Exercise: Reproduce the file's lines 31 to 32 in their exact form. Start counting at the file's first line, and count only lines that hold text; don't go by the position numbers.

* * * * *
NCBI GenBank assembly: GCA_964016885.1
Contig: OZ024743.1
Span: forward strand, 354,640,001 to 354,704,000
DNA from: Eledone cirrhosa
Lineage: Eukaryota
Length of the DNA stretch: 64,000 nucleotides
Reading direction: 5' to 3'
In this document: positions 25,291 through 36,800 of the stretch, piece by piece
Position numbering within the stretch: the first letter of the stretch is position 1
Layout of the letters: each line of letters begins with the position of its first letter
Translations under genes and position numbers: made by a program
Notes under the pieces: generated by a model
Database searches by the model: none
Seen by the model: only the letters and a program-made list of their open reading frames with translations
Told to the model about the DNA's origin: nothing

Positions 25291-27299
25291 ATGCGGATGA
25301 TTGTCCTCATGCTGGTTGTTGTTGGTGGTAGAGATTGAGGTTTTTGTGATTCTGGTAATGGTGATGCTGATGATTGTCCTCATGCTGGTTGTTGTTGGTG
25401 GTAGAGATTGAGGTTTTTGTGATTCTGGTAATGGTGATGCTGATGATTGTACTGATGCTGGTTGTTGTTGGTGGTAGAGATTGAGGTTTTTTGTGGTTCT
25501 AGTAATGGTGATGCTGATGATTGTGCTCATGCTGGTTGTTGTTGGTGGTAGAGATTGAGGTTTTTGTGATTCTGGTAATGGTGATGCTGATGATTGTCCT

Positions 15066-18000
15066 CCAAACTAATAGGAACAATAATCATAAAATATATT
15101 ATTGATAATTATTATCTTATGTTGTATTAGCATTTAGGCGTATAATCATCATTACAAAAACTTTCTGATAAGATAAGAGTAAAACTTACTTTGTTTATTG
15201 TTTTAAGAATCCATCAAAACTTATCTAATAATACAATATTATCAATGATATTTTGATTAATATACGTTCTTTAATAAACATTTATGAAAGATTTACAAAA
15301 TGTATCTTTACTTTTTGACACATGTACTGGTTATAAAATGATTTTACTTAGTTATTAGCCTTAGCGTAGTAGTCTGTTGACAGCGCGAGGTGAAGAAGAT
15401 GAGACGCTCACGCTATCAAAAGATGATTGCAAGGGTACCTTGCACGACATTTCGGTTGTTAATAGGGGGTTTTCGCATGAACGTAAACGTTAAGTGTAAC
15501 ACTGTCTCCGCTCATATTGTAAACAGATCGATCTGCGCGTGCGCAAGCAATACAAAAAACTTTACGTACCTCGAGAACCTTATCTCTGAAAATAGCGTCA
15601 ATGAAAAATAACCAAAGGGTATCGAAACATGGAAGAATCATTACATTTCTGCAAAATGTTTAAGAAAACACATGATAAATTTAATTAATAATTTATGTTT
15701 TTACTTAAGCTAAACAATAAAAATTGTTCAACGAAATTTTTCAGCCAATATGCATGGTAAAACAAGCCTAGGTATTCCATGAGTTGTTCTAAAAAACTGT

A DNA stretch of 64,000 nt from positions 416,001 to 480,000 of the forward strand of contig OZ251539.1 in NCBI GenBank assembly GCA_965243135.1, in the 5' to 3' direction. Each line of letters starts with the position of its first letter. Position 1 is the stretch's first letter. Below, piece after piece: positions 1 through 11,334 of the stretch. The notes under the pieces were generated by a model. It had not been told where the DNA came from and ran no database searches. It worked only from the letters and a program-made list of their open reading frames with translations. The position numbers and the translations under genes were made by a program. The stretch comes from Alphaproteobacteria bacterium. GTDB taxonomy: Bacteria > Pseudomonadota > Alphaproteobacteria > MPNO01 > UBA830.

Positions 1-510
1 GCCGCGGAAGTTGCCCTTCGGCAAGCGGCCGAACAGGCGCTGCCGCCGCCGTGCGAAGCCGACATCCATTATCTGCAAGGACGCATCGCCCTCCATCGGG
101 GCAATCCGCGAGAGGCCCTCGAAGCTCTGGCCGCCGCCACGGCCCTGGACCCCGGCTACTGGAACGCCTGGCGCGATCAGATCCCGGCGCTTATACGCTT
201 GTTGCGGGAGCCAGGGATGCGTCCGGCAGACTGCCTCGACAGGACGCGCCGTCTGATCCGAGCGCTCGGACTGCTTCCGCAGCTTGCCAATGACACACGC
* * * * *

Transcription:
Positions 1-510
1 GCCGCGGAAGTTGCCCTTCGGCAAGCGGCCGAACAGGCGCTGCCGCCGCCGTGCGAAGCCGACATCCATTATCTGCAAGGACGCATCGCCCTCCATCGGG